It has taken 329 years for Elizabeth Johnson Jr.’s name to be cleared definitively. She was the last of the Salem witches to be exonerated. While Johnson was spared a death by hanging, she was stigmatized until she died at 77, an uncommonly long life for the time. Historians say that Johnson showed signs of mental instability and was single and childless, all of which were signs of witchcraft during that period. She pled guilty before the court of inquisitors. Almost 30 members of her extended family were also implicated, as if witchcraft were contagious, hereditary, or both. Johnson, her mother, several aunts and her grandfather, a church pastor, were tried as well. According to historian Emerson Baker, the author of a book about the Salem witch trials, her grandfather described Johnson to the judges as a “simplish person at best.” Most likely, the judges would have equated “simplish” with different during that superstitious and pre-scientific period.
The fact that Johnson didn’t have any descendants deprived her of anyone to vindicate her good name, as relatives of the other defendants did. The first attempt to do so happened at the beginning of the eighteenth century. Then, in the 1950s, Massachusetts passed a law exonerating those found guilty, but it failed to gather all the names. A 2001 attempt at justice excluded Johnson because, after her conviction in 1693, she was formally presumed to be dead (executed).
The social hysteria against everything that deviated from the norm, against the minimal exercise of free will, was implacable against women, as Arthur Miller’s play The Crucible (the playwright adapted it for the big screen in 1996) and recent variations remind us. The theme lends itself very well to artistic creation, but in real life it amounted to opprobrium for those who suffered it and represented a cause for scorn among puritans.
Salem was more than a witch trial. According to historians, it was a collective exorcism fueled by a puritanical inquisition based on paranoia and xenophobia, a gratuitous auto de fe that unleashed people’s worst instincts: fear and the human tendency to blame others for one’s own misfortunes. At least 172 people were indicted in the 1692 trial. About 35% confessed their guilt and were spared the gallows; according to sources, around twenty insisted on claiming their innocence and did not escape that fate. The rest of the detainees were acquitted or sentenced to prison. The Salem witch trials represented a collective bogeyman through which one can foresee the later threat of the Ku Klux Klan. It is hard not to wonder what bonfires would have burned today on the pyre of social media and extreme polarization.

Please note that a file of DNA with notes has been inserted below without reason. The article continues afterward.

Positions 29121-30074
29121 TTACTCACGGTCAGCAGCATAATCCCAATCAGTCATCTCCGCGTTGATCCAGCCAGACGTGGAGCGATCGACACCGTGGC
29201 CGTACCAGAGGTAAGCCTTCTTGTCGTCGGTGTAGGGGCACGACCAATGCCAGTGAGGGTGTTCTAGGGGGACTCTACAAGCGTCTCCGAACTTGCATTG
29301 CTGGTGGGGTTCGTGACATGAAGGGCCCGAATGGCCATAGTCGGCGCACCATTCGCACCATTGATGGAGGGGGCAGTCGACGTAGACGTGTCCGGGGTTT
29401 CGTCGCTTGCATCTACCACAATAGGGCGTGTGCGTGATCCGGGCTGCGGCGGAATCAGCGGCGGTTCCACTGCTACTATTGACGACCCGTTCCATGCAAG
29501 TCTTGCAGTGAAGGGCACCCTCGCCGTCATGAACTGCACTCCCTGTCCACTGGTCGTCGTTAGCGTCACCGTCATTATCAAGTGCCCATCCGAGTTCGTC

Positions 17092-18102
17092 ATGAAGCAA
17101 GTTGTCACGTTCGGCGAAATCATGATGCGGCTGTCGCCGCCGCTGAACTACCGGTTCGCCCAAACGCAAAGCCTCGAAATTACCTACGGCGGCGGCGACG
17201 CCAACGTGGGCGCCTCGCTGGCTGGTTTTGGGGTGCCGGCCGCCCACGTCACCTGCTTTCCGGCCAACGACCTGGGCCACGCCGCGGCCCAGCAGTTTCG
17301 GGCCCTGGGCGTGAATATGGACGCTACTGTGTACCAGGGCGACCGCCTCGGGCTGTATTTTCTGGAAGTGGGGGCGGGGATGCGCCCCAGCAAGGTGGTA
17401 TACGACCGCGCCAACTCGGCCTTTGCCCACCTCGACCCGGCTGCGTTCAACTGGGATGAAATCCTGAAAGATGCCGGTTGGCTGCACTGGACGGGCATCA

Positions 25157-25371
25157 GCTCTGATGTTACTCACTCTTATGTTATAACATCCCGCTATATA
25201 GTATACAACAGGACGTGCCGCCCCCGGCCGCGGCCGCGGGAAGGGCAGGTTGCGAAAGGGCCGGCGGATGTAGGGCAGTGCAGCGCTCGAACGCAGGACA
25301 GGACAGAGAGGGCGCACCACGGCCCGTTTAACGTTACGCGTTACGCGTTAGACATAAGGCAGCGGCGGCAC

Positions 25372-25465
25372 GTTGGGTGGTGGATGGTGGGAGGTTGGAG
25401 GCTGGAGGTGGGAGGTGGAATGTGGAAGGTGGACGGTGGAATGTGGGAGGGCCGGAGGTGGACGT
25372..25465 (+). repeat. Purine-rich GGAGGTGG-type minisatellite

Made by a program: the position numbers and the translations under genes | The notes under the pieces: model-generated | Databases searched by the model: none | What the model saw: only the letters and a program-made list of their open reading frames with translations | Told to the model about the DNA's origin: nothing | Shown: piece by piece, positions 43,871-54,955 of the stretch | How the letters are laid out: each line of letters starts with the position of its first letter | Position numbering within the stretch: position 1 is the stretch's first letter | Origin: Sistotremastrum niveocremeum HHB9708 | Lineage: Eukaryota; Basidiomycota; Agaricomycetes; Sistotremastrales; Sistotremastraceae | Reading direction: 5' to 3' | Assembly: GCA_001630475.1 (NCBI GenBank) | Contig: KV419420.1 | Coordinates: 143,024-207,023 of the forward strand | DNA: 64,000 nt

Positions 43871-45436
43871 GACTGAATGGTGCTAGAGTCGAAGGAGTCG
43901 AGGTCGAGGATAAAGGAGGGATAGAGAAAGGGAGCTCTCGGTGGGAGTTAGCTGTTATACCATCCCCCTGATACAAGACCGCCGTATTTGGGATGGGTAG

The great Salem witch hunt can be re-read through the prism of gender. As the adage goes, se non è vero è ben trovato (Even if it is not true, it is well conceived). Witches, like those in Salem and the woman in Nathaniel Hawthorne’s novel The Scarlet Letter (made into a film in the 1950s), were demonized for going off the rails. The dominant society’s puritanical stance against any kind of heterodoxy or freestyling, against rebels with or without a cause, led people to be targeted for dressing exotically by puritanical standards or for daring to drink at a tavern, a sacrilege for the morals of the day. It’s not difficult to draw a straight line from the bonnet of a witch on the gallows to the handmaid’s white bonnet in Margaret Atwood’s novel: all were women who were demonized, objectified, and scapegoated for deeper ills.
Beyond gender, other historians emphasize the socioeconomic dimension of the Salem witch trials, which combined a deep-seated inequality with racism, the United States’ original sin since well before the Declaration of Independence. The trials targeted colonial society’s most vulnerable during a period of economic instability that unleashed fierce rivalry among Salem families. According to historian Edward Bever, society was permeated by interpersonal conflict, much of it stemming from competition over resources. People did whatever they could to survive, from physical aggression to threats, curses, and insults. One of the first women accused, Sarah Osborne, was a poor widow who dared to claim her husband’s land for herself, defying the customary laws of nature, which granted the inheritance to sons. The accusation of witchcraft ended Osborne’s claim. Tituba, an indigenous slave, was accused of being a witch because her racial origins differed from the norm. Sarah Good was also poor, but she defended herself against the humiliations of her neighbors, which led her to the gallows; her daughter, Dorothy Dorcas Good, was Salem’s youngest victim: she was arrested at only four years old and spent eight months in prison.
Since then, history has not changed the fact that vulnerable women pay the price for circumstances beyond their control. That the Puritans of the time considered women—the evil heirs of Eve —prone to temptations such as the desire for material possessions or sexual gratification was only an added factor. Poor, homeless, and childless, these women in the shadow of society’s dominant morality were fodder for the gallows. But Elizabeth Johnson Jr. didn’t just manage to save her life; 329 years later she recovered her honor as well.